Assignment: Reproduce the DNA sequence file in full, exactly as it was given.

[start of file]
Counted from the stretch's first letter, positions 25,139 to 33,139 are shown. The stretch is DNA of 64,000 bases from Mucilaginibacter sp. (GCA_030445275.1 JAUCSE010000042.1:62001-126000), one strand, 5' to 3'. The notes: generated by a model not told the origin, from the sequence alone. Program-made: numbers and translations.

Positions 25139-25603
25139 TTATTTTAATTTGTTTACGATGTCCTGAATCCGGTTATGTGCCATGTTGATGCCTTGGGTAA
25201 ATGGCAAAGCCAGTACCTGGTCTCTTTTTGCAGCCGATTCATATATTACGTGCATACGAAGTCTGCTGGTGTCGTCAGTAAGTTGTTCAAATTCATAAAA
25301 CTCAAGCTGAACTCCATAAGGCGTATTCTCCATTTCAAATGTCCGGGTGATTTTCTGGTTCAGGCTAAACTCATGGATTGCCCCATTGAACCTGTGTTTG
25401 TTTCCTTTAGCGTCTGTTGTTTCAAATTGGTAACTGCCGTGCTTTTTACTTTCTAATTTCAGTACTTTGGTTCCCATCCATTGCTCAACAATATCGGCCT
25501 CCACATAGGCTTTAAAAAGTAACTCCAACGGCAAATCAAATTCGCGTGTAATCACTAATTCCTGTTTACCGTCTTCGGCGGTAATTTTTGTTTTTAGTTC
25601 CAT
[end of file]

Counted from the stretch's first letter, positions 25,139 to 33,139 are shown. The stretch is DNA of 64,000 bases from Mucilaginibacter sp. (GCA_030445275.1 JAUCSE010000042.1:62001-126000), one strand, 5' to 3'. The notes: generated by a model not told the origin, from the sequence alone. Program-made: numbers and translations.

Positions 25139-25603
25139 TTATTTTAATTTGTTTACGATGTCCTGAATCCGGTTATGTGCCATGTTGATGCCTTGGGTAA
25201 ATGGCAAAGCCAGTACCTGGTCTCTTTTTGCAGCCGATTCATATATTACGTGCATACGAAGTCTGCTGGTGTCGTCAGTAAGTTGTTCAAATTCATAAAA
25301 CTCAAGCTGAACTCCATAAGGCGTATTCTCCATTTCAAATGTCCGGGTGATTTTCTGGTTCAGGCTAAACTCATGGATTGCCCCATTGAACCTGTGTTTG
25401 TTTCCTTTAGCGTCTGTTGTTTCAAATTGGTAACTGCCGTGCTTTTTACTTTCTAATTTCAGTACTTTGGTTCCCATCCATTGCTCAACAATATCGGCCT
25501 CCACATAGGCTTTAAAAAGTAACTCCAACGGCAAATCAAATTCGCGTGTAATCACTAATTCCTGTTTACCGTCTTCGGCGGTAATTTTTGTTTTTAGTTC
25601 CAT